CBSN

Rookie spacewalkers chalk up successful outing

Last Updated Oct 7, 2014 3:15 PM EDT

Working outside the International Space Station, NASA astronaut Reid Wiseman and European Space Agency crewmate Alexander Gerst successfully moved a failed ammonia pump module to an external stowage platform Tuesday, completing a task originally planned for a repair spacewalk last December.

They also replaced a burned-out television camera light, used during spacecraft arrivals and departures, and installed a backup payload power system on the mobile transporter used to move the station's robot arm and attached equipment from one worksite to another.

The spacewalk, the 182nd since station construction began in 1998, got underway at 8:30 a.m. EDT (GMT-4) and ended six hours and 13 minutes later when Gerst and Wiseman returned to the Quest airlock and began repressurization procedures at 2:43 p.m. It was the fifth of seven spacewalks planned this year by station astronauts and the first for Wiseman and Gerst.

"Alex, it looks like we've almost got a full moon out here," Wiseman marvled as he floated out of the airlock. "It's beautiful."

A few minutes later, Gerst said simply "this is awesome."

"Yep, this is amazing," Wiseman agreed.

The major goal of U.S. EVA-27 was to move a failed ammonia coolant pump from the mobile transporter to an insulated bay on External Stowage Platform No. 2 near the airlock. The pump failed last December and was replaced during two spacewalks later that month. But the repair crew did not have time to move the failed unit back to ESP-2.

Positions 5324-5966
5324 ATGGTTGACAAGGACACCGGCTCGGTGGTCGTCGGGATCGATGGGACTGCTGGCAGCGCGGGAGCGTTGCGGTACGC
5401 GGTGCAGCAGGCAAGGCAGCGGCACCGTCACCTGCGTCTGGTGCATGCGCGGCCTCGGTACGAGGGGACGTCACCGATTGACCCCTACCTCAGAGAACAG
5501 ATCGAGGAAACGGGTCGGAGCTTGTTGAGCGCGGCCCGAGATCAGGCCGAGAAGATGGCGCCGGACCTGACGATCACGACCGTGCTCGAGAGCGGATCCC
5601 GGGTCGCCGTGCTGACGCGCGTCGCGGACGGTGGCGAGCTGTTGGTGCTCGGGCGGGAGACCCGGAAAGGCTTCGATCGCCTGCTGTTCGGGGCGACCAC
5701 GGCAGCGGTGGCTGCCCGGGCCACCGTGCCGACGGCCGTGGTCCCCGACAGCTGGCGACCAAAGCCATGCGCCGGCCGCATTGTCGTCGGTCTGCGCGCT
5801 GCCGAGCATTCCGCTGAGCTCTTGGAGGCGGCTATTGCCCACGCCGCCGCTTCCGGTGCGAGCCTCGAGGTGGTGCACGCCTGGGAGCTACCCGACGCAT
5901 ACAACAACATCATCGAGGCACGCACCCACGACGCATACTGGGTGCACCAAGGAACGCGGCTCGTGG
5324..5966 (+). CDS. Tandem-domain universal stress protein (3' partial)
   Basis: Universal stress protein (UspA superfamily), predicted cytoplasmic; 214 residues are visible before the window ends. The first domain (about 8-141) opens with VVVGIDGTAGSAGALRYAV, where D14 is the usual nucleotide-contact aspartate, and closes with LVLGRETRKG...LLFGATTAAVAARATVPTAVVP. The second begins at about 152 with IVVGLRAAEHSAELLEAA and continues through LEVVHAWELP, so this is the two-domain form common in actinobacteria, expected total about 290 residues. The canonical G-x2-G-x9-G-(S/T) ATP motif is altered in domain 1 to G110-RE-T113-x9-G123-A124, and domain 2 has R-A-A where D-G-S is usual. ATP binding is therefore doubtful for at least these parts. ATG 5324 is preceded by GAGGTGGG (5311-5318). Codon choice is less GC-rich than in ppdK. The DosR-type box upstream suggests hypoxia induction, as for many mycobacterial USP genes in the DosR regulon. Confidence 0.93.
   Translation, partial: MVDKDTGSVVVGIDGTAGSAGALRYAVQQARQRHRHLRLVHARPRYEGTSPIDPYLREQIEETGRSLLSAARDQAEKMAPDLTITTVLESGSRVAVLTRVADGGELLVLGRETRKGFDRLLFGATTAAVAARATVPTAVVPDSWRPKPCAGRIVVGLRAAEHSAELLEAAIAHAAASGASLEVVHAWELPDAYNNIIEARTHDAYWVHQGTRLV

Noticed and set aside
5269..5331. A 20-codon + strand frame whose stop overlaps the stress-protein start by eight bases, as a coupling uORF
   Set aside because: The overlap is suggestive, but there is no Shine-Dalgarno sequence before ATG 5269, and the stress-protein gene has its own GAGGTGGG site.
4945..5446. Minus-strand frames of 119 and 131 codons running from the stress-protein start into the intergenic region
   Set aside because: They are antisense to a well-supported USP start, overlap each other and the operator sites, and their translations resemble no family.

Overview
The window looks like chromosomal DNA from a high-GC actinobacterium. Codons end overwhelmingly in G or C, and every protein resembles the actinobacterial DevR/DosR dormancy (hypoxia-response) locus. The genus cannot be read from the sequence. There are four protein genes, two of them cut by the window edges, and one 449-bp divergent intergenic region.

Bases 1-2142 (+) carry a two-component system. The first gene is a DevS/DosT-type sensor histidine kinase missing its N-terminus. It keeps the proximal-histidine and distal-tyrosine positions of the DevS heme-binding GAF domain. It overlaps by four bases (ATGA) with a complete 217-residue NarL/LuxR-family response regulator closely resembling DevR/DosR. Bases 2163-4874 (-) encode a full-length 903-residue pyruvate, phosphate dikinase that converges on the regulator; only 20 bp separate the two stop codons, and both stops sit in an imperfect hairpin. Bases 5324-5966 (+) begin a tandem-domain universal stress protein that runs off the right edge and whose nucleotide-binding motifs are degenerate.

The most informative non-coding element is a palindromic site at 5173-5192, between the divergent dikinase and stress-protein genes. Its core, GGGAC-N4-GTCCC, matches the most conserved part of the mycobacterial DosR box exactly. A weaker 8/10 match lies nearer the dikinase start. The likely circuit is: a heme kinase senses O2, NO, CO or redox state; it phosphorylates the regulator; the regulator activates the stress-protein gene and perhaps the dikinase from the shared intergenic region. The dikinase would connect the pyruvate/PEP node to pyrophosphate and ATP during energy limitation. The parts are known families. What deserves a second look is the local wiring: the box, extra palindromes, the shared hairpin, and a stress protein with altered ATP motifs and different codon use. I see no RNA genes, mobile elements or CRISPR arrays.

100714eva3.jpg
As the space station moved into orbital darkess, astronaut Reid Wiseman, center (with red stripes around legs) heads back to the Quest airlock. Fellow spacewalker Alexander Gerst is visible to the lower left.
NASA TV

Gerst, anchored to the end of the station's Canadian-built robot arm, manually carried the boxy pump module from the forward face of the lab's solar power truss to the storage platform. Barry "Butch" Wilmore, operating the arm from inside the station, maneuvered Gerst into position so he and Wiseman could slide the pump into its housing.